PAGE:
By Peter Nevin, Partner at Taylor Smart
If you are falling behind on home loan repayments or are worried that you will not be able to make repayments in the near future, it is important that you know your legal rights and act quickly. An understanding of your right to negotiate with your lender may avoid a situation where your lender repossesses and sells your home.
You may approach your lender on grounds of hardship if you are not able to meet the terms of your mortgage for a reasonable cause, but would be able to meet them if the contract was varied. You can apply to the credit provider on the grounds of illness, unemployment or other reasonable cause, such as a general deterioration in your financial situation or a short term of imprisonment.
The best way to make an application for hardship is to write a letter to your lender. You must consider how and why your circumstances have changed, when you expect your circumstances to improve and what variations you are seeking. You must also show that you will be able to meet the repayments if the mortgage is varied.
What types of changes can you request?
You can request the following types of changes:
- extension of the contract term and reduction of each payment due with no change in the annual percentage rate;
- postponement of payment due dates for a specified period with no change in the annual percentage rate; or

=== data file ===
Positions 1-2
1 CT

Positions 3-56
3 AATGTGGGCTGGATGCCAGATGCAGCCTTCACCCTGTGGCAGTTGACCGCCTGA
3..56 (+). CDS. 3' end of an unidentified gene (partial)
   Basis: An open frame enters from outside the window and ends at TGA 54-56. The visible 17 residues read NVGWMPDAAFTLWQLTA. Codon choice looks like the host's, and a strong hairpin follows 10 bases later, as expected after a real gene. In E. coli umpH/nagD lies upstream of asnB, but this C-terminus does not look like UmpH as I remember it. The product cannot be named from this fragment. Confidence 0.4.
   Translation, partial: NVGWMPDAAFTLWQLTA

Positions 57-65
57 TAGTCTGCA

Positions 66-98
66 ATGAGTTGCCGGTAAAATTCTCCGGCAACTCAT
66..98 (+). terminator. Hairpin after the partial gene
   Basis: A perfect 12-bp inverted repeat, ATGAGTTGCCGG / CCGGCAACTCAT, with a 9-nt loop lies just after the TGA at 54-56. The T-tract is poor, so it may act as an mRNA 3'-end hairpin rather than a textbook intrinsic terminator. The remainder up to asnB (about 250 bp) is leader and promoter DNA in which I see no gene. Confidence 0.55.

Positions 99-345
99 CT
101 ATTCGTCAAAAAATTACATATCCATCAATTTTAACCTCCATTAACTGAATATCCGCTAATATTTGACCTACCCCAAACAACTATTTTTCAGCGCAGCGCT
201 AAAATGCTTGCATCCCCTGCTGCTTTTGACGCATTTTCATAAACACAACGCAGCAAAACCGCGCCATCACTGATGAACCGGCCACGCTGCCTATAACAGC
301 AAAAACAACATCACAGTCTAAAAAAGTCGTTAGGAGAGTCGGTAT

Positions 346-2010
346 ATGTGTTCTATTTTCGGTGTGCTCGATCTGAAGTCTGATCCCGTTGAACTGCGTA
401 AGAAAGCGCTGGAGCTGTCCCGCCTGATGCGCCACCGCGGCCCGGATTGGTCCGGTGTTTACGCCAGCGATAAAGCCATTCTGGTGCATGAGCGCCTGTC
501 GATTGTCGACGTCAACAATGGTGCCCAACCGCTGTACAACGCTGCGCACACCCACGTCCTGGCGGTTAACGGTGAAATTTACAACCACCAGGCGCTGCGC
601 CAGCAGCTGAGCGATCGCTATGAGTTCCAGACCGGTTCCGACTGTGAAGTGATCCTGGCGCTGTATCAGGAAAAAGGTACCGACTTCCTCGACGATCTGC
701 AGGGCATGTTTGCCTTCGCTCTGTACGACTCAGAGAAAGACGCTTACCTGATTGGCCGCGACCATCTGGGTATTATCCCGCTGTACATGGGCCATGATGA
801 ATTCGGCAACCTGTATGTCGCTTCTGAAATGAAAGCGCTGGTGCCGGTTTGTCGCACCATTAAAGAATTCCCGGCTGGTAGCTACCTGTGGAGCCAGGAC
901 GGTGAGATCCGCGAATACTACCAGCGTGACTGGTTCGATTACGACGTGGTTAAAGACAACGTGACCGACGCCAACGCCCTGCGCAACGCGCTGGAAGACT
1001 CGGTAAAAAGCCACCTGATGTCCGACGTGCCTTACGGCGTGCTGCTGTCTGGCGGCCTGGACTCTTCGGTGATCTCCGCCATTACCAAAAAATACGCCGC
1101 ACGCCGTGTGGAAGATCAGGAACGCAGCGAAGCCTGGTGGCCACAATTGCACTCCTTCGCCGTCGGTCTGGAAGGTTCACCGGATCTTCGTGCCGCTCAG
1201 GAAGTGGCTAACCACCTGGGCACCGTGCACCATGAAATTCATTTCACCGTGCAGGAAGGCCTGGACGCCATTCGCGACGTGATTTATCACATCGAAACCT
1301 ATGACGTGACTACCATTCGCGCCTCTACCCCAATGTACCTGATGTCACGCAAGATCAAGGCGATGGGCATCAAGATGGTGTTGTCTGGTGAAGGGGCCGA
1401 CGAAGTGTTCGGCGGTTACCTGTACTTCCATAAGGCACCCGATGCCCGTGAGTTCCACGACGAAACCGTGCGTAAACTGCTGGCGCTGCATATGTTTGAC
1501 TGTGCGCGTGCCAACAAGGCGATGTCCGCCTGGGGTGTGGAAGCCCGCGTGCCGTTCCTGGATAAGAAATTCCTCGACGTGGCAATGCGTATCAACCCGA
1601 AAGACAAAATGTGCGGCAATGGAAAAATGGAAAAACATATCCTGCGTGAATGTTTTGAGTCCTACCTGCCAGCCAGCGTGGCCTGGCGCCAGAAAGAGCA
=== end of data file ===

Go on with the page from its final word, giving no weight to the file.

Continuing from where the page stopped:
- extension of the contract term and postponement of payment due dates for a specified period, with no change in the annual percentage rate.
Is the lender required to respond?
If you make a hardship application, the lender must respond to you within 21 days from receipt of your application. The lender must set out whether or not they agree to the variation and, if they reject the application, provide details of their external dispute resolution scheme and your rights under that scheme, and the reasons for not agreeing to the change. The external dispute resolution service will likely be either the Financial Ombudsman Service or the Credit & Investments Ombudsman.
What if the hardship rules don’t apply to you?
Your ability to apply for a hardship application is dependent upon the amount of your mortgage and when your mortgage was entered into. If your mortgage was entered into on or after 1 March 2013, the circumstances in which you can request a hardship variation are very broad and there is no limit on the amount of the mortgage.
If the hardship provisions do not apply to you and your lender is a bank that subscribed to the Code of Banking Practice 2013, your bank is required to work with you if you are experiencing financial difficulties to assist you overcome such difficulties, whether or not you have a right to seek a hardship variation.
Taylor Smart’s experienced team can give practical, accurate and easy to understand advice. If you would like any advice or assistance in relation to this, contact Taylor Smart Lawyers & Notaries on (08) 9325 8266.
About the Author
Peter’s areas of expertise are probate law and litigation, commercial litigation, and employment law. Peter has a particular interest in probate law and litigation, and provides detailed advice on all types of wills, estate disputes and challenges. He is a member of the Elder Law and Succession Planning Committee of the Law Society of Western Australia, and is a full member of the Society of Trust and Estate Practitioners. In 2018, Doyles Guide listed Peter in its list of Leading Wills & Estate Litigation Lawyers – Western Australia as as a leading wills and estate litigation lawyer.